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196 HUNGER AND OBESITY community-based participatory research. She received her Ph.D. and M.S. from Cornell University. Mariana Chilton, Ph.D., M.P.H., is associate professor in the Department of Health Management and Policy at the Drexel University School of Public Health. She is the principal investigator (PI) for the Philadelphia GROW Project, a nutrition and growth initiative for children and their families, and co-PI of Children’s HealthWatch. She most recently launched Witness to Hunger to increase women’s participation in the national dialogue on hunger and poverty. Her work spans a variety of issues that affect low- income families to address nutritional well-being, public assistance par- ticipation, housing instability, and employment. She has held positions at the Hahnemann School of Public Health and the University of Oklahoma Health Sciences Center. Her awards include the Young Professional Award in Maternal and Child Health from the American Public Health Associa- tion, the Philadelphia Business Journal “40 Under 40” Young Professional Award, and the National Lindback Award for Teaching Excellence. Dr. Chilton received her Ph.D. from the University of Pennsylvania and an M.P.H. in epidemiology from the University of Oklahoma. Adam Drewnowski, Ph.D., M.A., is director of the Nutritional Sciences Program, professor of epidemiology, and adjunct professor of medicine at the University of Washington (UW) in Seattle. He also serves as director of the Center for Public Health Nutrition and the UW Center for Obesity Research and is a joint member of the Fred Hutchinson Cancer Research Center. Following a postdoctoral fellowship at the University of Toronto, he served on the faculty of the Rockefeller University and the University of Michigan, where he became professor of public health, psychology, and psychiatry and director of the Program in Human Nutrition at the School of Public Health. His current research focuses on the relationship between poverty and obesity, the links between obesity and diabetes rates in vul- nerable populations, and access to healthful foods. He is a member of the IOM Standing Committee on Childhood Obesity Prevention and served on the IOM Planning Committee for a Workshop on Perspectives from United Kingdom and United States Policy Makers on Obesity Prevention. Dr. Drewnowski received his Ph.D. in psychology from the Rockefeller Uni- versity in New York and his M.A. in biochemistry from Oxford University in the United Kingdom. Edward A. Frongillo, Jr., Ph.D., M.S., is professor and chair of the De- partment of Health Promotion, Education, and Behavior in the Arnold School of Public Health at the University of South Carolina in Columbia. Dr. Frongillo studies how to solve under- and overnutrition of populations

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197 PLANNING COMMITTEE BIOGRAPHICAL SKETCHES globally, especially children and families living in poverty, using qualitative and quantitative methods. His particular research interests are growth, development, and feeding of infants and young children and the role of family stress and parenting in these areas; measurement and consequences of household food insecurity and hunger; policies and programs for improv- ing nutrition and development; advancement of consensus, commitment, and capacity for nutrition and health in poor locations; and design and analysis of longitudinal studies. Dr. Frongillo received his Ph.D. and M.S. from Cornell University. Christine M. Olson, Ph.D., is professor in the Division of Nutritional Sci- ences at Cornell University. Prior to her current position, she was division extension leader in the Division of Nutritional Sciences, director of nutri- tion graduate studies, and assistant dean for research and graduate studies in the College of Human Ecology at Cornell and visiting faculty at the In- stitute for Research on Poverty at the University of Wisconsin at Madison. Dr. Olson has a long history of research on maternal and early-childhood nutrition, including food insecurity. She is currently completing a long- term, longitudinal research project on food insecurity in rural low-income families; the focus this year is on factors that facilitate and inhibit families from moving out of food insecurity across time. She has served on the IOM Committee on Nutritional Status During Pregnancy and Lactation and its Subcommittee on Clinical Application Guide. Dr. Olson received her Ph.D. and M.S., both in nutrition sciences, from the University of Wisconsin at Madison. Mary Story, Ph.D., R.D., is professor in the Division of Epidemiology and Community Health, associate dean for student life and leadership in the School of Public Health, and an adjunct professor in the Department of Pe- diatrics School of Medicine at the University of Minnesota. She is director of the National Program Office for the Robert Wood Johnson Foundation Healthy Eating Research program, which supports research on environ- mental and policy strategies to promote healthful eating among children to prevent childhood obesity. Dr. Story’s interests are in the area of child and adolescent nutrition and childhood obesity prevention. She has conducted numerous school- and community-based obesity prevention studies and has been PI on several National Institutes of Health (NIH) grants. She has numerous scientific publications on child nutrition and obesity prevention. Dr. Story was a member of the IOM Committee on Food Marketing and the Diets of Children and Youth, Committee on Nutrition Standards for Foods in Schools, and Committee on Childhood Obesity Prevention Actions for Local Governments; she is currently on the IOM Standing Committee for Childhood Obesity Prevention and the Committee on Examination of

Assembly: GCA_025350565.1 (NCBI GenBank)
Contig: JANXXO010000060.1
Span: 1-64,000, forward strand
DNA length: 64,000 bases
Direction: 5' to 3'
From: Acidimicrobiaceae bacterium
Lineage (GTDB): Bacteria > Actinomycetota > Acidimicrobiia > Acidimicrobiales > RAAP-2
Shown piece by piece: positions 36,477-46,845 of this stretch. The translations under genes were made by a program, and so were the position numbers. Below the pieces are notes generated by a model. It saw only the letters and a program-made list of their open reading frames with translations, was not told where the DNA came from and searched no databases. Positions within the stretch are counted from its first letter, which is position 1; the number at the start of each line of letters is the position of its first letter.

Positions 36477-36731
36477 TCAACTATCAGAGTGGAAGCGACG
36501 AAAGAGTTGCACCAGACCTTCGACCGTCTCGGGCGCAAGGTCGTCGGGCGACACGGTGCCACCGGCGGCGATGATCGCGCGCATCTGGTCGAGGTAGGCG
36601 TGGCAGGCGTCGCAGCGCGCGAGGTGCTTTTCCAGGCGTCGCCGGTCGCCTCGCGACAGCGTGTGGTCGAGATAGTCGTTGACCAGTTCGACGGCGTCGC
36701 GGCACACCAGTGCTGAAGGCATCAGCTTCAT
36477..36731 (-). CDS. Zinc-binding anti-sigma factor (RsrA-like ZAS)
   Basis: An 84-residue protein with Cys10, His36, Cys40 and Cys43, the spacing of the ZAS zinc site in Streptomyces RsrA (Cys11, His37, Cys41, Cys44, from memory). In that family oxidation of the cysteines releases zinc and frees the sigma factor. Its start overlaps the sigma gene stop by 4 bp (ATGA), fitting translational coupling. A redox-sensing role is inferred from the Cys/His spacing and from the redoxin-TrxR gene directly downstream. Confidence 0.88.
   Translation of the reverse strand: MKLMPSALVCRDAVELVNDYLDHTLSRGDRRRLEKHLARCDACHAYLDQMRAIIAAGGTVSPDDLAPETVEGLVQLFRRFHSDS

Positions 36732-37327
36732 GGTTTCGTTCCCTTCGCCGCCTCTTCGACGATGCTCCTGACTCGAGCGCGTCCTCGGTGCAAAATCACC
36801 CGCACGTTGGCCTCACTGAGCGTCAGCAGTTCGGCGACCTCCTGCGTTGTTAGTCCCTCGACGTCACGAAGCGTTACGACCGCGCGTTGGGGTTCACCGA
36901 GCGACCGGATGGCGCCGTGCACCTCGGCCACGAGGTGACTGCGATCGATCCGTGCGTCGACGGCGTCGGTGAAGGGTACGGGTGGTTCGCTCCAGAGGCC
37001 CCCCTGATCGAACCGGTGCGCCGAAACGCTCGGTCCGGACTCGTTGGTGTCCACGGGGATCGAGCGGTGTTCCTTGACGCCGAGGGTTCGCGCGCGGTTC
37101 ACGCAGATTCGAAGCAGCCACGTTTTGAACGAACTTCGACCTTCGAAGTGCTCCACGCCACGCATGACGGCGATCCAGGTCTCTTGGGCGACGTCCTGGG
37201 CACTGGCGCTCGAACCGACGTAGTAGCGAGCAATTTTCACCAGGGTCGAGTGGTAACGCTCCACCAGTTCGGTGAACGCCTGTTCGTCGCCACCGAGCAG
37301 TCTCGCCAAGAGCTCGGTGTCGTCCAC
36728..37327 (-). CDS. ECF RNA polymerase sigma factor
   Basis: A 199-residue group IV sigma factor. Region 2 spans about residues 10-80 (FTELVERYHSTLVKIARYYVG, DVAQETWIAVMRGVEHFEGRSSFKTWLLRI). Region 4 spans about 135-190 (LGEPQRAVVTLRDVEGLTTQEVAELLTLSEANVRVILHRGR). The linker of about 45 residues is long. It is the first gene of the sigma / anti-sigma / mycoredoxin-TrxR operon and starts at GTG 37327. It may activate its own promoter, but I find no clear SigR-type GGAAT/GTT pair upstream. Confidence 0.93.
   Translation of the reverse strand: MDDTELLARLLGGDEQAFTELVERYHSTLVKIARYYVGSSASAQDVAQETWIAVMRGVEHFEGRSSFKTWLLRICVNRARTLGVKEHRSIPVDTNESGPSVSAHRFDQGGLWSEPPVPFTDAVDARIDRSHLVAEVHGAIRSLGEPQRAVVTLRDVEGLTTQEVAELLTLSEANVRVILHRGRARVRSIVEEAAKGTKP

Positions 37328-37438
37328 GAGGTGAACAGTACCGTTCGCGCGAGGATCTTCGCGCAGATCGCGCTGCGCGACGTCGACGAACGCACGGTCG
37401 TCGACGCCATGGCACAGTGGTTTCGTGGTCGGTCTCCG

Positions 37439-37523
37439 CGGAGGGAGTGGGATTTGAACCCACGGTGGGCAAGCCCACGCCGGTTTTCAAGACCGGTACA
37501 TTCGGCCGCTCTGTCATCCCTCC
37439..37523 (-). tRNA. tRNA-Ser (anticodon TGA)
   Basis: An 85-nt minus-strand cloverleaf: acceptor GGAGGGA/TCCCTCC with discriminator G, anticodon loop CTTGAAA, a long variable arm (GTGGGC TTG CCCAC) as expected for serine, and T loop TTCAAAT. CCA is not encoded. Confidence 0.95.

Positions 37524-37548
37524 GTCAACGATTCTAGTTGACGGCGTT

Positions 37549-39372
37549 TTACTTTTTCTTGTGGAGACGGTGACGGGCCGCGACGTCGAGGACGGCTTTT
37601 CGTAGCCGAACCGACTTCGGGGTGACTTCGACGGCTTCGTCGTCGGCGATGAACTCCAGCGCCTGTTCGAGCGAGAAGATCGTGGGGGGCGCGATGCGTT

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198 HUNGER AND OBESITY Front-of-Package Nutrition Rating Systems and Symbols. She has received numerous awards for her research and work in the field of child and ado- lescent nutrition. She was elected to the Institute of Medicine in 2010. She received her Ph.D. in nutrition science from Florida State University. Amy Yaroch, Ph.D., is executive director of the Center for Human Nu- trition in Omaha, Nebraska. Dr. Yaroch also holds an appointment as professor in the Department of Health Promotion, Social and Behavioral Health, College of Public Health, University of Nebraska Medical Center. Her research areas include obesity prevention in youth, local food systems and health, survey development and evaluation, and health disparities. She has served as a behavioral scientist, program director, and program officer at the National Cancer Institute and as an assistant scientist at the AMC Cancer Research Center in Denver, Colorado. She is on the board of direc- tors of the Nebraska Food Cooperative and is vice chair of the board of directors of Slow Food-Omaha. She has received a number of awards for her work at the National Institutes of Health. Professional activities include membership in the American Academy of Health Behavior, American Di- etetic Association, Society of Behavior Medicine, American Public Health Association, and Greater Omaha Chamber of Commerce. She received her Ph.D. in nutrition and health sciences from Emory University.